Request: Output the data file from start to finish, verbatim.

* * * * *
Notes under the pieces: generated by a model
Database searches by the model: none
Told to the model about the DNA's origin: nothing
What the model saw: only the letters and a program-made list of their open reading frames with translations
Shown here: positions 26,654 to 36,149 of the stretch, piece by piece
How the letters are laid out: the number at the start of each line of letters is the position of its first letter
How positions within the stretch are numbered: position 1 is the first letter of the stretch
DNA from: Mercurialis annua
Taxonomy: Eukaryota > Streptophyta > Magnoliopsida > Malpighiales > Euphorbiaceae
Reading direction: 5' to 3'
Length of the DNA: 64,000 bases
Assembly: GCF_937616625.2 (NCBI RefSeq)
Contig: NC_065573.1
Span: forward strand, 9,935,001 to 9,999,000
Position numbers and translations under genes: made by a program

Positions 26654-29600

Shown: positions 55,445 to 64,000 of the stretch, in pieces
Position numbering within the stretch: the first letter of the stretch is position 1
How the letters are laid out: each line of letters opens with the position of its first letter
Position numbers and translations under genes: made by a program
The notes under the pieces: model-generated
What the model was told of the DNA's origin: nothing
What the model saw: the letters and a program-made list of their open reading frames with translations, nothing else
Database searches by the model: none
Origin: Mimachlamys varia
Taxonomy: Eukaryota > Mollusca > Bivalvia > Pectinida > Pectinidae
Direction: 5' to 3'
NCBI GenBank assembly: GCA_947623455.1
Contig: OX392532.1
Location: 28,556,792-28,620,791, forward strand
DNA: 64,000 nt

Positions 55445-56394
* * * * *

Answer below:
Notes under the pieces: generated by a model
Database searches by the model: none
Told to the model about the DNA's origin: nothing
What the model saw: only the letters and a program-made list of their open reading frames with translations
Shown here: positions 26,654 to 36,149 of the stretch, piece by piece
How the letters are laid out: the number at the start of each line of letters is the position of its first letter
How positions within the stretch are numbered: position 1 is the first letter of the stretch
DNA from: Mercurialis annua
Taxonomy: Eukaryota > Streptophyta > Magnoliopsida > Malpighiales > Euphorbiaceae
Reading direction: 5' to 3'
Length of the DNA: 64,000 bases
Assembly: GCF_937616625.2 (NCBI RefSeq)
Contig: NC_065573.1
Span: forward strand, 9,935,001 to 9,999,000
Position numbers and translations under genes: made by a program

Positions 26654-29600

Shown: positions 55,445 to 64,000 of the stretch, in pieces
Position numbering within the stretch: the first letter of the stretch is position 1
How the letters are laid out: each line of letters opens with the position of its first letter
Position numbers and translations under genes: made by a program
The notes under the pieces: model-generated
What the model was told of the DNA's origin: nothing
What the model saw: the letters and a program-made list of their open reading frames with translations, nothing else
Database searches by the model: none
Origin: Mimachlamys varia
Taxonomy: Eukaryota > Mollusca > Bivalvia > Pectinida > Pectinidae
Direction: 5' to 3'
NCBI GenBank assembly: GCA_947623455.1
Contig: OX392532.1
Location: 28,556,792-28,620,791, forward strand
DNA: 64,000 nt

Positions 55445-56394